Color, 1981, 94 mins. 17 secs.
Directed by Peter Foleg
Starring Barbara Bach, Sydney Lassick, Stephen Furst, Karen Lamm, Lelia Goldoni, Doug Barr
Scorpion Releasing (Blu-Ray & DVD) (US R0 HD/NTSC), Code Red (US R0 NTSC) / WS (1.78:1) (16:9)
The second greatest horror film ever shot in the Danish-inspired California town of Solvang (right behind William Castle's Homicidal), the early '80s horror drive-in oddity The Unseen has long been one of those films cult fans are vaguely familiar with, having perhaps caught a few minutes here and there on cable back in the early days of channels like Cinemax or stumbling across a DVD or VHS copy in a dusty corner. The film was barely released in theaters by the short-lived World Northal, who mainly promoted the presence of Bond girl/Beatle wife Barbara Bach after her success in The Spy Who Loved Me. However, the wild departures from audience's slasher expectations and some truly demented plot elements ensured this would remain a word-of-mouth cult item rather than a bona fide hit.
Our story begins as TV reporter Bach leaves her apartment under cloudy circumstances with her injured athlete boyfriend (Deadly Blessing's Barr). Along with two perky blonde assistants, she drives to Solvang to cover their annual Danish celebration (which leads one to expect Bill Murray and a groundhog to pop up any minute). However, their hotel accommodations turn out to be lost, so they find refuge instead at the home of jovial but very eccentric local museum owner Mr. Keller (Carrie's Lassick), who lives in a nearby antiquated house with his mousy wife, Virginia (Goldoni). However, at night the husband experiences traumatic flashbacks involving his father and some hideous family secret, while something monstrous and murderous lurks in the cellar below the young women's guest rooms...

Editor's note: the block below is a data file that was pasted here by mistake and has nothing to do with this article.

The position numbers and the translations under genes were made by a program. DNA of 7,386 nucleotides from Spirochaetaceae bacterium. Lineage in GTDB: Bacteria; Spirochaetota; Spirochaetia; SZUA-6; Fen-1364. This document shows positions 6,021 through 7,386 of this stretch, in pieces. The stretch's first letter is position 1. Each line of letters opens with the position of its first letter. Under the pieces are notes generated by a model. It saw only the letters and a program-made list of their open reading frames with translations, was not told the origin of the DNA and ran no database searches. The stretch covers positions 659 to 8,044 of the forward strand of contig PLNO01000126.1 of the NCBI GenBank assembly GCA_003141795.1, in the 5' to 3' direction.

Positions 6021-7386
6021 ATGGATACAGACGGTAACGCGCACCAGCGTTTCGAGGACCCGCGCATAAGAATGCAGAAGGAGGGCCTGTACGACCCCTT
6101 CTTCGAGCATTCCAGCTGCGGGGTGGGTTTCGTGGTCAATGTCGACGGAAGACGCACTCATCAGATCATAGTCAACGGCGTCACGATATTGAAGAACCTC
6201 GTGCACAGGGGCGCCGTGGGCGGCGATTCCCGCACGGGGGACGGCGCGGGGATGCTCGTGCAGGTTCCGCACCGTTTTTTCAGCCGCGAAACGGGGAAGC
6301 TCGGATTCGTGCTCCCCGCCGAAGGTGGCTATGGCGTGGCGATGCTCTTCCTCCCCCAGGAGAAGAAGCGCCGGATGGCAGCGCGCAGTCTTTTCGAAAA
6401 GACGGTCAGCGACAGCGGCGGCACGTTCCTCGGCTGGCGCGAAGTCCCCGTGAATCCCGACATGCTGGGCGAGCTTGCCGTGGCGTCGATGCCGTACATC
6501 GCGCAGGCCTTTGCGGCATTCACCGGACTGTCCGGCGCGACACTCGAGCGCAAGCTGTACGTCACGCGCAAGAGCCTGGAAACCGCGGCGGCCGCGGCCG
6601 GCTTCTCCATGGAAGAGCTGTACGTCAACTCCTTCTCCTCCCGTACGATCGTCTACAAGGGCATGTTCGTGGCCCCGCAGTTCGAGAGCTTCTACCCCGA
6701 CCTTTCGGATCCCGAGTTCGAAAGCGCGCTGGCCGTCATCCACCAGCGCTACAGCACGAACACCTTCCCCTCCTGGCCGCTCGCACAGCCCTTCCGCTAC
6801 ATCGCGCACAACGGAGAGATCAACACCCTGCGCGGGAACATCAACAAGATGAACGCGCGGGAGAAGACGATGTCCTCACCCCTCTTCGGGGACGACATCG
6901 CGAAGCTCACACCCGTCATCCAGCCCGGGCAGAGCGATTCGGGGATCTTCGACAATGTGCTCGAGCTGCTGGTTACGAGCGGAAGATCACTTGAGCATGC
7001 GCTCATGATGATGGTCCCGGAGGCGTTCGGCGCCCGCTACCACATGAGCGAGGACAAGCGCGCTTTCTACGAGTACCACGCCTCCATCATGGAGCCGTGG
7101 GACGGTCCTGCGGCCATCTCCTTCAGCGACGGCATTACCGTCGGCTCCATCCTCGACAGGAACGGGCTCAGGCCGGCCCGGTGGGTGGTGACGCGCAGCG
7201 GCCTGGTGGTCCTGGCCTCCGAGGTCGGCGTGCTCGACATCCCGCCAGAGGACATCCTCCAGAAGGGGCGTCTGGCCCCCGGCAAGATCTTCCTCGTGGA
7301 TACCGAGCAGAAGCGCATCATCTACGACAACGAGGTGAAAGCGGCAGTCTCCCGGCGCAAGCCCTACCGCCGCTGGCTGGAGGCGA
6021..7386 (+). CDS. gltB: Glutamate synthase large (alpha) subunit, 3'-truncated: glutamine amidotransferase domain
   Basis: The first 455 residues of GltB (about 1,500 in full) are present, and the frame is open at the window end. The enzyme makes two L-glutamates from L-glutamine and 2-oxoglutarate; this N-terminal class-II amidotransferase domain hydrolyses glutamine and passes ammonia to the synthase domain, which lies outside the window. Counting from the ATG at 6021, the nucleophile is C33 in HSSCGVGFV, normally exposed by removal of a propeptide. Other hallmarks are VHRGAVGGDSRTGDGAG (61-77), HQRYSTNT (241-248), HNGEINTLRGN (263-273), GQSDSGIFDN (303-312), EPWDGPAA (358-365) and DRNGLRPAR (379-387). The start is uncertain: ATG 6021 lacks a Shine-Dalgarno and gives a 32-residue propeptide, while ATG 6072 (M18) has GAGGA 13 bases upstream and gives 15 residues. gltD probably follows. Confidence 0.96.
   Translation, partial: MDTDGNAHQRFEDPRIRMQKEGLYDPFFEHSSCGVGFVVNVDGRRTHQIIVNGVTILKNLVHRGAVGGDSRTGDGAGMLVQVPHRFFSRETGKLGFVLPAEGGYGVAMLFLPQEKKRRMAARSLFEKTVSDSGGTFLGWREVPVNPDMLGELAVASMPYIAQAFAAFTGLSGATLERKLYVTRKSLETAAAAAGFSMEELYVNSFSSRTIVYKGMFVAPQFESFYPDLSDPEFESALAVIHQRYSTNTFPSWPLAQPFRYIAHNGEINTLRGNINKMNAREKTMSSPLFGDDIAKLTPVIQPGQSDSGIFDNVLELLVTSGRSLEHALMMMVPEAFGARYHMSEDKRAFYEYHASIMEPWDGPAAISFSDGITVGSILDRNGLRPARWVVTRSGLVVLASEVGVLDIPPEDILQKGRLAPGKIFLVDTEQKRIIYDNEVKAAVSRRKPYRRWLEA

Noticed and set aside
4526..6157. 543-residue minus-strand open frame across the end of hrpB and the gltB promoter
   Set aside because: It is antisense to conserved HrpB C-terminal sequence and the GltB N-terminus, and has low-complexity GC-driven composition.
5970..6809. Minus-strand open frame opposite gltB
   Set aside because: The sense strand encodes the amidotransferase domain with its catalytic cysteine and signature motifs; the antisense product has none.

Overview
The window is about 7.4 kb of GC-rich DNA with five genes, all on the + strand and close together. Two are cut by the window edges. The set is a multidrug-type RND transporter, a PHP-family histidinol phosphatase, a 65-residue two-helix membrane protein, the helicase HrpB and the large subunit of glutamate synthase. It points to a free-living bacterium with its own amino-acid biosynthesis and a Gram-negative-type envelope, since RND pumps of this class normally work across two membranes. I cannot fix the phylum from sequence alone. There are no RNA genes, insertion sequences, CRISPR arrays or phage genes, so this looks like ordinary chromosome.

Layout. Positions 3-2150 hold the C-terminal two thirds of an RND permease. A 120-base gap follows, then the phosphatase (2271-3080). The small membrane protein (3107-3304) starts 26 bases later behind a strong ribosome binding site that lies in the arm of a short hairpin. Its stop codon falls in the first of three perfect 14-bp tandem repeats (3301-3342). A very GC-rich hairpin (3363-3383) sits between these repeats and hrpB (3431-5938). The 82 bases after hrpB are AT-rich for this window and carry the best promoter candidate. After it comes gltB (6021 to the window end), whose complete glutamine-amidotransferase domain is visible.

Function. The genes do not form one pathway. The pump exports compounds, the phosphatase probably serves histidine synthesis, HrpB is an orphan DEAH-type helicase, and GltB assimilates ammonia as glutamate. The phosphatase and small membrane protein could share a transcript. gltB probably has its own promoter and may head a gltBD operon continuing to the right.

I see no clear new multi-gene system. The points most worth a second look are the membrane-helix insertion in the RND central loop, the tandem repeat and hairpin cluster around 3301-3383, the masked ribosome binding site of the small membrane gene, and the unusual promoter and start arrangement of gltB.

Though audiences at the time most likely expected a monster-meets-slasher outing from The Unseen, the film draws far more inspiration from the string of perverse, Lovecraftian thrillers involving dark, nasty things tucked away in attics and basements (for example, The Shuttered Room and Beast in the Cellar), albeit with a couple of murders involving more blood and T&A than censorship would previously allow. The film is still surprisingly restrained with its imagery but definitely unsettling in its implications, particularly in the final third when we finally meet the "unseen" of the title (played by an unrecognizable Stephen Furst shortly after Animal House) whose exact nature and appearance will remain unspoiled here. This revelation also opens up the story in some interesting directions, with viewer sympathies swerving all over the place as the whole sick family drama plays out with shredded bodies in its wake.